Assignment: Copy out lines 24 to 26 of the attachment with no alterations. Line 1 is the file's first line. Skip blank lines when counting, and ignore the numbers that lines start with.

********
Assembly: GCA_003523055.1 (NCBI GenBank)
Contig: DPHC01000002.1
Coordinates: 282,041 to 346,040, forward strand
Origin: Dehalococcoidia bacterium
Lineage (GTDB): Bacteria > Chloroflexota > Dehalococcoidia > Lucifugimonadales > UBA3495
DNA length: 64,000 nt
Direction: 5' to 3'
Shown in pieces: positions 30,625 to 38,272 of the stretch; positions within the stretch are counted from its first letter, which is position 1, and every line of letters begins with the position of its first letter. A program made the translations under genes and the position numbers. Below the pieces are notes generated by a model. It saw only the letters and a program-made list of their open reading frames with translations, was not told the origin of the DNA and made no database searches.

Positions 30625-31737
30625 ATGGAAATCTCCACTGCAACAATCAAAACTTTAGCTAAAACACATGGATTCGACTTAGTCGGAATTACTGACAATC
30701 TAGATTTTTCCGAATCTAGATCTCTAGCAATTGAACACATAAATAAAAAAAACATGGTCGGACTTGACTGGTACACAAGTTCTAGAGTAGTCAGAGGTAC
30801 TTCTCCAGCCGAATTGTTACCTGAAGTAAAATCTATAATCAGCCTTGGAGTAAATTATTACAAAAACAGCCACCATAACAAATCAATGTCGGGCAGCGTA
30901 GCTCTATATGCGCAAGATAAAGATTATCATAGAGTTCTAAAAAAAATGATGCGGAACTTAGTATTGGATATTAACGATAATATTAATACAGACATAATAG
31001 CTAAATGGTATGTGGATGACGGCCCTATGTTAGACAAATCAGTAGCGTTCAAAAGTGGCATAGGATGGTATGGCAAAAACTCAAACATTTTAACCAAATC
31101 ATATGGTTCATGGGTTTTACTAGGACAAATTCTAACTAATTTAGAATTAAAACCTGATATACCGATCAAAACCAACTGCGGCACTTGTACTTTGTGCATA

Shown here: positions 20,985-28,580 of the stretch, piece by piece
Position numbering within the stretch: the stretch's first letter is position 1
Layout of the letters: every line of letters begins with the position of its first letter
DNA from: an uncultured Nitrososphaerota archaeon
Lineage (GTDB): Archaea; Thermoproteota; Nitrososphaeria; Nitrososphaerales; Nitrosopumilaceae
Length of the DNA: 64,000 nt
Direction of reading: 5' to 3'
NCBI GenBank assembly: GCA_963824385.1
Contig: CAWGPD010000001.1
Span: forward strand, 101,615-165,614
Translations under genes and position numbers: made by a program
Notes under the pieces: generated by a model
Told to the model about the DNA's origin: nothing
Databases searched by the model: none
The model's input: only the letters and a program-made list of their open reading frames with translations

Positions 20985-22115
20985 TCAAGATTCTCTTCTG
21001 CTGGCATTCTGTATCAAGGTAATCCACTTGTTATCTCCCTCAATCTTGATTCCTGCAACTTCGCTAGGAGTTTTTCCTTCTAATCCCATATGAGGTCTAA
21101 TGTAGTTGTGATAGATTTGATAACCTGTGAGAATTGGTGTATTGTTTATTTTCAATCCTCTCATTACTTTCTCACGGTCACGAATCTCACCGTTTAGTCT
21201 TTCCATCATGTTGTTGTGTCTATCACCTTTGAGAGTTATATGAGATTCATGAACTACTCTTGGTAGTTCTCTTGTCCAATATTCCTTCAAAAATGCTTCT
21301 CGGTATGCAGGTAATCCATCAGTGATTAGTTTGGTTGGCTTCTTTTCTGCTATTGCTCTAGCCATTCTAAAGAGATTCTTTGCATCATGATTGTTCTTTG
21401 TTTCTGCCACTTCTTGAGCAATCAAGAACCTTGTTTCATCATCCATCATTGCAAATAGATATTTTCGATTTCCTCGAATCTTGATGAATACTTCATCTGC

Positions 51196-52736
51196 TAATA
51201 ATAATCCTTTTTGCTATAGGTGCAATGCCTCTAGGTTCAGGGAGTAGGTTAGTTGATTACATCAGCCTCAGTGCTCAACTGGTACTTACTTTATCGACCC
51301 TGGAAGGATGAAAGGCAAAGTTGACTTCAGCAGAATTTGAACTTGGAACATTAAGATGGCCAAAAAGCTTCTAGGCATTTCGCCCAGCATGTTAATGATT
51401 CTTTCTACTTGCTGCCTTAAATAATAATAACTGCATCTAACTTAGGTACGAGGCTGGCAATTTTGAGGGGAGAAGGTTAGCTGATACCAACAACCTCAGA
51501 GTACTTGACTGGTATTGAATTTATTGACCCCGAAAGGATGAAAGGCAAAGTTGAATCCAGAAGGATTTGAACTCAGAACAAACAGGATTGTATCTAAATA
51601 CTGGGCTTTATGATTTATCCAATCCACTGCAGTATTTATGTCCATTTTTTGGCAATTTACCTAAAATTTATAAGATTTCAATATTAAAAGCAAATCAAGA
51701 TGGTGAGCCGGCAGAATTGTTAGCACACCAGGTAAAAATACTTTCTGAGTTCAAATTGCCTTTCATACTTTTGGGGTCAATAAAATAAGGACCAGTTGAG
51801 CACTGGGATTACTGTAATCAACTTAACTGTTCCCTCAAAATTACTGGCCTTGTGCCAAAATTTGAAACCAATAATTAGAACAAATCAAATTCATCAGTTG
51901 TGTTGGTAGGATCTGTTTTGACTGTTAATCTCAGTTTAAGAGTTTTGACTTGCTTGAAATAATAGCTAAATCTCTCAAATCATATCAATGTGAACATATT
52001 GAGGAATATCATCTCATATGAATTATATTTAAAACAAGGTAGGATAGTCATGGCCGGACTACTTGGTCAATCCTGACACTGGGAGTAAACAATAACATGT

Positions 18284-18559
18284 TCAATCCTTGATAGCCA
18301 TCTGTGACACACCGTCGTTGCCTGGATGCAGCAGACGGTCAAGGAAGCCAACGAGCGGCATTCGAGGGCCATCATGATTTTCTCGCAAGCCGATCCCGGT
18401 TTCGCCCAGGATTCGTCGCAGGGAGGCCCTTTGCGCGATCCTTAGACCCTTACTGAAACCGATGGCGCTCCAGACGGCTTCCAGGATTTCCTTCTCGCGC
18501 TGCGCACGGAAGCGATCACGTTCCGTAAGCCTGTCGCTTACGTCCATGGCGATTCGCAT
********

Contig: CAWGPD010000001.1
Span: forward strand, 101,615-165,614
Translations under genes and position numbers: made by a program